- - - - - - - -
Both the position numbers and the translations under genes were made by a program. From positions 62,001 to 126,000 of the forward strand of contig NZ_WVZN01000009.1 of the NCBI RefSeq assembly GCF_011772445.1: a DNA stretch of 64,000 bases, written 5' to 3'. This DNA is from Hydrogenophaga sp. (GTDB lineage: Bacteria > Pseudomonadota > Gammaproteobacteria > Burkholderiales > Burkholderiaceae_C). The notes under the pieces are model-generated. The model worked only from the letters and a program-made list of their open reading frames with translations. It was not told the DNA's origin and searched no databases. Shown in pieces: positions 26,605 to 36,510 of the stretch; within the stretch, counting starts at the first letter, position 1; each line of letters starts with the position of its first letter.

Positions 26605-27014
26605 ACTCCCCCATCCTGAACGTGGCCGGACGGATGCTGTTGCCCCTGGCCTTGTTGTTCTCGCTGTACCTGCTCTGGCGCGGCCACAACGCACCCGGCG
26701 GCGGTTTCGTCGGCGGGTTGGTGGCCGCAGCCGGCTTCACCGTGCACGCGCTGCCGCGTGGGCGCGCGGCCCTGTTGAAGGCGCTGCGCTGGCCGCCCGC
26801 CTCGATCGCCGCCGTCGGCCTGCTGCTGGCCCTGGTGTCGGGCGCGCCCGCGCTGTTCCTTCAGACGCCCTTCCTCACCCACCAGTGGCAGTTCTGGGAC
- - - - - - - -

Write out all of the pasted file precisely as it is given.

Both the position numbers and the translations under genes were made by a program. From positions 62,001 to 126,000 of the forward strand of contig NZ_WVZN01000009.1 of the NCBI RefSeq assembly GCF_011772445.1: a DNA stretch of 64,000 bases, written 5' to 3'. This DNA is from Hydrogenophaga sp. (GTDB lineage: Bacteria > Pseudomonadota > Gammaproteobacteria > Burkholderiales > Burkholderiaceae_C). The notes under the pieces are model-generated. The model worked only from the letters and a program-made list of their open reading frames with translations. It was not told the DNA's origin and searched no databases. Shown in pieces: positions 26,605 to 36,510 of the stretch; within the stretch, counting starts at the first letter, position 1; each line of letters starts with the position of its first letter.

Positions 26605-27014
26605 ACTCCCCCATCCTGAACGTGGCCGGACGGATGCTGTTGCCCCTGGCCTTGTTGTTCTCGCTGTACCTGCTCTGGCGCGGCCACAACGCACCCGGCG
26701 GCGGTTTCGTCGGCGGGTTGGTGGCCGCAGCCGGCTTCACCGTGCACGCGCTGCCGCGTGGGCGCGCGGCCCTGTTGAAGGCGCTGCGCTGGCCGCCCGC
26801 CTCGATCGCCGCCGTCGGCCTGCTGCTGGCCCTGGTGTCGGGCGCGCCCGCGCTGTTCCTTCAGACGCCCTTCCTCACCCACCAGTGGCAGTTCTGGGAC